What Are the Symptoms of PCOS?

If you have things such as oily skin, missed periods, or trouble losing weight, you may think those issues are just a normal part of your life. But those frustrations could actually be signs that you have polycystic ovary (or ovarian) syndrome, also known as PCOS.

The condition has many symptoms, and you may not have all of them. It’s pretty common for it to take women a while -- even years -- to find out they have this condition.

Things You Might Notice

You might be most bothered by some of the PCOS symptoms that other people can notice. These include:

  • Hair growth in unwanted areas. Your doctor may call this “hirsutism” (pronounced HUR-soo-tiz-uhm). You might have unwanted hair growing in places such as on your face or chin, breasts, stomach, or thumbs and toes.
  • Hair loss. Women with PCOS might see thinning hair on their head, which could worsen in middle age.
  • Weight problems. About half of women with PCOS struggle with weight gain or have a hard time losing weight.
  • Acne or oily skin. Because of hormone changes related to PCOS, you might develop pimples and oily skin. (You can have these skin problems without PCOS, of course).
  • Problems sleeping, feeling tired all the time. You could have trouble falling asleep. Or you might have a disorder known as sleep apnea. This means that even when you do sleep, you do not feel well-rested after you wake up.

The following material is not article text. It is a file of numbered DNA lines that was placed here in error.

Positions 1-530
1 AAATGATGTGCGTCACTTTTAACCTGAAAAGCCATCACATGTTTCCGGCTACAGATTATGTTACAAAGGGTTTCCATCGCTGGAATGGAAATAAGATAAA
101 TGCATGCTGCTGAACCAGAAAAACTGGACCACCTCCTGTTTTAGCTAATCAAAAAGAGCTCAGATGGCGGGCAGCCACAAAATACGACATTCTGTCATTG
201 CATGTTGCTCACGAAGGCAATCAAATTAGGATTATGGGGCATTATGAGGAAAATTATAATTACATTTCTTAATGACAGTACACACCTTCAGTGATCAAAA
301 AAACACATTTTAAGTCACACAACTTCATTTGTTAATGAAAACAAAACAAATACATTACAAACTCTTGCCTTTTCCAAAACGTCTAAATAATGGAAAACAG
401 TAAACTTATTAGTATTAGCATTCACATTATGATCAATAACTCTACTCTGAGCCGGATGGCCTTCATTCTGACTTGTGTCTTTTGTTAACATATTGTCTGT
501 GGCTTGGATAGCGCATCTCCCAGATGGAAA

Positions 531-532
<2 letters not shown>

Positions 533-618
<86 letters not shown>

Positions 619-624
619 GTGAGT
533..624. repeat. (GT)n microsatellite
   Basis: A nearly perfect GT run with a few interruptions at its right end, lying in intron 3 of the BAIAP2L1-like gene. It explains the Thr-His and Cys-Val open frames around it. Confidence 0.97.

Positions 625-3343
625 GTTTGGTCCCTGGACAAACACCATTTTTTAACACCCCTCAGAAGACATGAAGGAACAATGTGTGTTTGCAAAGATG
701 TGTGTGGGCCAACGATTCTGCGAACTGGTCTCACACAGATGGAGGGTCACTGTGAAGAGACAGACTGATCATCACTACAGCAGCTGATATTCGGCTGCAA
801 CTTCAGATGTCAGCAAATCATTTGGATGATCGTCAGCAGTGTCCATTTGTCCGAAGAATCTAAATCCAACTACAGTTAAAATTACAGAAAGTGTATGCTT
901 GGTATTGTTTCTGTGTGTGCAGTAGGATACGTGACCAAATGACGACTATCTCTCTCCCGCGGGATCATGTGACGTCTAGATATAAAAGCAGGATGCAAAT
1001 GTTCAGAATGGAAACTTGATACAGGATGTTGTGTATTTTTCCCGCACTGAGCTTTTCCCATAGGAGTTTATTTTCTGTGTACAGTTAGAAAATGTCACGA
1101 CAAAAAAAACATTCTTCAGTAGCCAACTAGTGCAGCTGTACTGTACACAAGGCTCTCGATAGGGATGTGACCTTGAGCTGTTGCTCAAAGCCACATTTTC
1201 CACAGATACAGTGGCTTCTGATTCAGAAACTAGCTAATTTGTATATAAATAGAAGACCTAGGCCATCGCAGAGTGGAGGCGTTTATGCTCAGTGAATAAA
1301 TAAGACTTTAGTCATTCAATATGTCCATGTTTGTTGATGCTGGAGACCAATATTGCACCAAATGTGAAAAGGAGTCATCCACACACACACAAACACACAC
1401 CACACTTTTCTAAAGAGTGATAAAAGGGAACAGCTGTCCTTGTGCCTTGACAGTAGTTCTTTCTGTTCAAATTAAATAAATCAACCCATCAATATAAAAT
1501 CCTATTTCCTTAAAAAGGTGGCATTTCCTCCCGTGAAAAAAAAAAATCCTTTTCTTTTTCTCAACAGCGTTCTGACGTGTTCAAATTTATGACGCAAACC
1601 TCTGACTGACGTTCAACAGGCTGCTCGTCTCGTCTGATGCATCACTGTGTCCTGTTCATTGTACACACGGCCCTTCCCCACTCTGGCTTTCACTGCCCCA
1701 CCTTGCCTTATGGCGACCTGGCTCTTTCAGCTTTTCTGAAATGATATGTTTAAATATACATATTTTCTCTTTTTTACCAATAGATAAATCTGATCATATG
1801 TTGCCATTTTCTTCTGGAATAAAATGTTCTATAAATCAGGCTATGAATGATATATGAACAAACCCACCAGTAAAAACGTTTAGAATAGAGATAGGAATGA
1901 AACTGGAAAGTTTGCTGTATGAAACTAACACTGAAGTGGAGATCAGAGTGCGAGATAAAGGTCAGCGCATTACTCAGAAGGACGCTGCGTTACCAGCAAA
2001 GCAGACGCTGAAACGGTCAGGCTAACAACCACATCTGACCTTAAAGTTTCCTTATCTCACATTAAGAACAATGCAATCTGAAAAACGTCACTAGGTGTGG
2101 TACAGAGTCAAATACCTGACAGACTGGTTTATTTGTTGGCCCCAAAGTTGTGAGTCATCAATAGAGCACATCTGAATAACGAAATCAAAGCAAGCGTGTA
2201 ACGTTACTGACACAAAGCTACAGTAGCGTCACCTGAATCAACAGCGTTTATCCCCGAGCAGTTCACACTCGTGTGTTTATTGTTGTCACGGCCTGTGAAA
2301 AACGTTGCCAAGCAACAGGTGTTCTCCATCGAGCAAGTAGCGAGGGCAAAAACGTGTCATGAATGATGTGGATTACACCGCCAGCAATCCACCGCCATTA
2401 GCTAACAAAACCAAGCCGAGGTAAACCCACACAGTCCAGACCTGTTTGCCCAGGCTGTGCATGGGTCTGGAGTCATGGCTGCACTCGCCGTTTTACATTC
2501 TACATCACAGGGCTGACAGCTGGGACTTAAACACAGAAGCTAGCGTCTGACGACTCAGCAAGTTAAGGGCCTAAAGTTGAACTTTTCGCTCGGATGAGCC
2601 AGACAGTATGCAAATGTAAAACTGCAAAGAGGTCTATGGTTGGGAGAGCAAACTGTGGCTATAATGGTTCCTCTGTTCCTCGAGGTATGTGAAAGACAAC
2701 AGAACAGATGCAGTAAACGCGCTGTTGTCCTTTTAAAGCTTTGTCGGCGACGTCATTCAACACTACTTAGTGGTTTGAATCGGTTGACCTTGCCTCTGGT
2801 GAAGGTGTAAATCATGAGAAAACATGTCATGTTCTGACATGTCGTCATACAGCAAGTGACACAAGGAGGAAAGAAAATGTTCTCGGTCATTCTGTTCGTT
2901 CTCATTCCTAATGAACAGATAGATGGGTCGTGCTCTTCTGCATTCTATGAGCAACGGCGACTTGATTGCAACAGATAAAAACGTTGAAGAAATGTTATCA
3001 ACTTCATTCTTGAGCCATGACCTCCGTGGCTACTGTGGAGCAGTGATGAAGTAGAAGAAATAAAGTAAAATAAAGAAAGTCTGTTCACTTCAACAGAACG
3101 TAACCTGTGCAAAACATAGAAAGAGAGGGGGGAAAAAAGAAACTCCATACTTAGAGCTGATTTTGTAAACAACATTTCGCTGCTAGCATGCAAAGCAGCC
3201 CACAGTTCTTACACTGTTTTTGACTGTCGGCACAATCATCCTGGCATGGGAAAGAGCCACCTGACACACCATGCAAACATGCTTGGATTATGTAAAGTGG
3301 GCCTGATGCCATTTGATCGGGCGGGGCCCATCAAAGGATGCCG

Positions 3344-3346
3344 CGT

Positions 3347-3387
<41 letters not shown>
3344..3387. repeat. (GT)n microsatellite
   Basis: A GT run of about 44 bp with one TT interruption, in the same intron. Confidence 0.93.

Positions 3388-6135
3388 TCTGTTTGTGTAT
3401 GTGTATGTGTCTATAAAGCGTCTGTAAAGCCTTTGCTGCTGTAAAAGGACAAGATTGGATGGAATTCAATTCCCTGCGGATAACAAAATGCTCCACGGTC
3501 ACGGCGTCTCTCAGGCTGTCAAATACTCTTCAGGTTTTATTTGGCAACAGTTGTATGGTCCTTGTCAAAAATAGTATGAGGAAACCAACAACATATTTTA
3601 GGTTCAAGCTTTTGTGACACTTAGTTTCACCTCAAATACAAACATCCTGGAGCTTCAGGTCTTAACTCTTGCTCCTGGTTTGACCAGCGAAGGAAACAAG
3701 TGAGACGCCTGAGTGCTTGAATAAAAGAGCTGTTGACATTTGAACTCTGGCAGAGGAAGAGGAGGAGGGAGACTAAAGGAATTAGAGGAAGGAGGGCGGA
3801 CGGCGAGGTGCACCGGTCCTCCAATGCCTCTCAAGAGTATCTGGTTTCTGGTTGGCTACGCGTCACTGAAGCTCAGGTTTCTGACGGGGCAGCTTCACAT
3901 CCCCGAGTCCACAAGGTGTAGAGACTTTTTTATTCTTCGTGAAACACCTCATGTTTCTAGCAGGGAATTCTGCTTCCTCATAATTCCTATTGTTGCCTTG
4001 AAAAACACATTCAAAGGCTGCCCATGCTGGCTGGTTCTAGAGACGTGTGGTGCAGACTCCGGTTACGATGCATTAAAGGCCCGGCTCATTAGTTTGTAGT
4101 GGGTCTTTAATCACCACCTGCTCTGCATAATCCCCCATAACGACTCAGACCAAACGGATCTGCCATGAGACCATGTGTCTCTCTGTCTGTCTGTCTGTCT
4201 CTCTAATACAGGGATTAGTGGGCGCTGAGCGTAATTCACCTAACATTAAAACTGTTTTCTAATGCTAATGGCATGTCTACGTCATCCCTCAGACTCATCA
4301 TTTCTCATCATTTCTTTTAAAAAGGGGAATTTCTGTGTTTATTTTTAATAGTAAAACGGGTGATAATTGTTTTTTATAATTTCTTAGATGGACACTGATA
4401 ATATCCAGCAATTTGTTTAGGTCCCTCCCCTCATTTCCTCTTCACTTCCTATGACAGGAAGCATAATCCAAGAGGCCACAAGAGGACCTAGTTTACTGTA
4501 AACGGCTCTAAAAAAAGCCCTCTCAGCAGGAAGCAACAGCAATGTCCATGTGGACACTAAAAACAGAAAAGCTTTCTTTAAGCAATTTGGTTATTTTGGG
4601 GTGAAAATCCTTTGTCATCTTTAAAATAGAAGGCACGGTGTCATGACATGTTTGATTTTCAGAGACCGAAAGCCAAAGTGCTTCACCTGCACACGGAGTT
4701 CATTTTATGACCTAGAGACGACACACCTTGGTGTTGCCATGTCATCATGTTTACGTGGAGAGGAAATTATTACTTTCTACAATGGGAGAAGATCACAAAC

• Headaches. This is because of hormone changes with PCOS.
  • Trouble getting pregnant. PCOS is one of the leading causes of infertility.
  • Period problems. You could have irregular periods. Or you might not have a period for several months. Or you might have very heavy bleeding during your period.

When to See a Doctor

If you have some, or several, of these symptoms, let your doctor know. There are treatments or things you may be able to do to ease these problems and find out if you have PCOS. The sooner you get started, the sooner you can start feeling better.

WebMD Medical Reference Reviewed by Kecia Gaither, MD, MPH on March 25, 2017

Sources

SOURCES:

Women’s Health.gov: Office on Women’s Health, U.S. Department of Health and Human Services: “Polycystic Ovary Syndrome.”

PCOS Awareness Association: “PCOS.”

National Institutes of Health -- Eunice Kennedy Shriver National Institute of Child Health and Human Development: “Polycystic Ovary Syndrome.”

© 2017 WebMD, LLC. All rights reserved.